Configuring osh

If osh is used to access databases or clusters, then connection information is required. This information is kept in a configuration file. The configuration file can also be used to define variable and function definitions for use in osh commands.

Location of the osh configuration file

The osh interpreter searches for an osh configuration file, checking these locations, in this order: If none of these files exist, then osh will not be able to access any database or cluster.

If the osh configuration file is going to be used for database access, then it may contain a plaintext database password. It is therefore good practice to restrict access this file to, e.g. set permissions to 600.

Structure of the configuration file

The .oshrc file contains Python code. The API for specifying a configuration is contained in the module osh.config, so .oshrc always begins with this line:
    from osh.config import *
Database and cluster configuration is done using field and slice notation. For example, to specify that the sql command connects to the family database as 'jao': = 'family' = 'jao'

Slice notation is also supported, e.g.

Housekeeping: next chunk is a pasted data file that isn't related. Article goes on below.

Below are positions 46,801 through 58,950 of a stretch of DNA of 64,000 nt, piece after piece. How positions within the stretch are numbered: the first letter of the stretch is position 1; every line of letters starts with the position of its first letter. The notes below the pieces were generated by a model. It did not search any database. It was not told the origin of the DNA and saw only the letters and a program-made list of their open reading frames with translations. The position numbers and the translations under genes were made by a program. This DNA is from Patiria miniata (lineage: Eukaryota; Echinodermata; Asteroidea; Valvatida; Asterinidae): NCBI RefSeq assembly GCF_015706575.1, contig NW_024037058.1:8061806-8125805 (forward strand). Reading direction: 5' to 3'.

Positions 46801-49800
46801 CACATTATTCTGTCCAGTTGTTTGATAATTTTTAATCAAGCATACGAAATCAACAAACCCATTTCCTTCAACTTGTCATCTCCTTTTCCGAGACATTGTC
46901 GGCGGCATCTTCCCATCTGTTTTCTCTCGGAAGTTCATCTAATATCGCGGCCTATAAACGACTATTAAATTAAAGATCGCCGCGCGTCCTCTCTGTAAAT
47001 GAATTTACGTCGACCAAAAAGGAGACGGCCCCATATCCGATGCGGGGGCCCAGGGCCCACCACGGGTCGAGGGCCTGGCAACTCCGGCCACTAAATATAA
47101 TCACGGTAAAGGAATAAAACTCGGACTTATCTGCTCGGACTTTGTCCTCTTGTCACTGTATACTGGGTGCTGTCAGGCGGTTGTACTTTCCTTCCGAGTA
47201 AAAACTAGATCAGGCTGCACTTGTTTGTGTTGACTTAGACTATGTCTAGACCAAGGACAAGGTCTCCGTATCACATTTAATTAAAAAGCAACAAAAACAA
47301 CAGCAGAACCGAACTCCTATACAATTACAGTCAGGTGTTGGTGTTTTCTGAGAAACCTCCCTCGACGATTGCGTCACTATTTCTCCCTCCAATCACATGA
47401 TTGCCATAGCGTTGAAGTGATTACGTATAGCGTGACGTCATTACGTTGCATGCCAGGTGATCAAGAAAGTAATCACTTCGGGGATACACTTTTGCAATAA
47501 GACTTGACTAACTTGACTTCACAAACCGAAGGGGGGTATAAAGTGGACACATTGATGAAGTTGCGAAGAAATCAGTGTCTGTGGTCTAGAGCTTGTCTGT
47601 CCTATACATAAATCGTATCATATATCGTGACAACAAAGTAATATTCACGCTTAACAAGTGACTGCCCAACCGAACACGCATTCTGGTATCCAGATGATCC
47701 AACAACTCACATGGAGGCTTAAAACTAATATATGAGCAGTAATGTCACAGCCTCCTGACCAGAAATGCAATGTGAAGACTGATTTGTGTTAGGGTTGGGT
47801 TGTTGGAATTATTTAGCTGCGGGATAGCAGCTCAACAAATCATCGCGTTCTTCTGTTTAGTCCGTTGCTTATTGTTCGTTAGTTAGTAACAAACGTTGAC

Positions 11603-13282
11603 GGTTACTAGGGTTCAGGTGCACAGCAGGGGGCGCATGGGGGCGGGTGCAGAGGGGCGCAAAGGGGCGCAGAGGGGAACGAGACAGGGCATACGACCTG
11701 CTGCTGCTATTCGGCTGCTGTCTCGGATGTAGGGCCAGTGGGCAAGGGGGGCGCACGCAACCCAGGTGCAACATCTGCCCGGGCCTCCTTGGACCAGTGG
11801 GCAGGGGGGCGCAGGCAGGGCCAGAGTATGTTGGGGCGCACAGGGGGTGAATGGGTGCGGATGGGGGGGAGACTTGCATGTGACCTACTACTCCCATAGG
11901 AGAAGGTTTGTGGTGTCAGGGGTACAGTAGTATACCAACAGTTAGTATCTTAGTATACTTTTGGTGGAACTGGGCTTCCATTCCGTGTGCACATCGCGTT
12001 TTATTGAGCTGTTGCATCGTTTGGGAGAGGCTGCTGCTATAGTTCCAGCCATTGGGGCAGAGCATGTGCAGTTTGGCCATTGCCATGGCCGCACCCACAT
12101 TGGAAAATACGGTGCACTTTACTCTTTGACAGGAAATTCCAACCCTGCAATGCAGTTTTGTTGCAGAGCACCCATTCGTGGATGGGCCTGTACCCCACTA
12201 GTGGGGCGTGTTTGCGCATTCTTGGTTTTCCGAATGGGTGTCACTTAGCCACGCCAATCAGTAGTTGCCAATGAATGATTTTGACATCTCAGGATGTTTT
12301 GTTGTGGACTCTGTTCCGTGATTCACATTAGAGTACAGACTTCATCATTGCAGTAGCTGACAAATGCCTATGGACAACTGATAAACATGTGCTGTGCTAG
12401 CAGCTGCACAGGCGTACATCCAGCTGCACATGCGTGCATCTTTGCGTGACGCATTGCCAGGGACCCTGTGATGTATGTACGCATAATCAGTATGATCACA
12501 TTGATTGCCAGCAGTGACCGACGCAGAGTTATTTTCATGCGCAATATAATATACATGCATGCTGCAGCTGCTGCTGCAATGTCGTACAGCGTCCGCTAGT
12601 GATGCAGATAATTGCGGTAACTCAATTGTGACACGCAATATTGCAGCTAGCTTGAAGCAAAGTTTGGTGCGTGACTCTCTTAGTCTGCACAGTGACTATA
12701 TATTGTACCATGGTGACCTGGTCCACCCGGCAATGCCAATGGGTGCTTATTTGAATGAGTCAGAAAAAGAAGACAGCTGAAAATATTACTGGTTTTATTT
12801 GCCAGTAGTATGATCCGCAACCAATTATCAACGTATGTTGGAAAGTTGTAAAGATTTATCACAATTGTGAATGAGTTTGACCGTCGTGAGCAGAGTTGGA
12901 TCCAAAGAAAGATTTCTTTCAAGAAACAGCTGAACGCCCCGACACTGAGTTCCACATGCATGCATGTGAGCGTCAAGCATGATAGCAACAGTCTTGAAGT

osh.sql['family'].user = 'jao'
This is useful in case a database or cluster name is known dynamically, or is not a legal Python identifier.

Configuring database access

Database access is done using the sql command, e.g.
    osh sql family 'select count(*) from request' $
family is the name of a database profile, specified in .oshrc. The profile specifies a module implementing the connect method of a DBAPI 2.0 driver, and the arguments to the module's connect method, e.g. = 'pg8000.dbapi' = 'localhost' = 'familydb' = 'jao' = 'l3tme1n'
This specification results in a connection being created as pg8000.dbapi.connect(host = 'localhost', database = 'familydb', user = 'jao', password = 'l3tme1n').

The DBAPI driver is not included with osh. It needs to be in your python environment, located on PYTHONPATH, in site-packages, or in a location specified by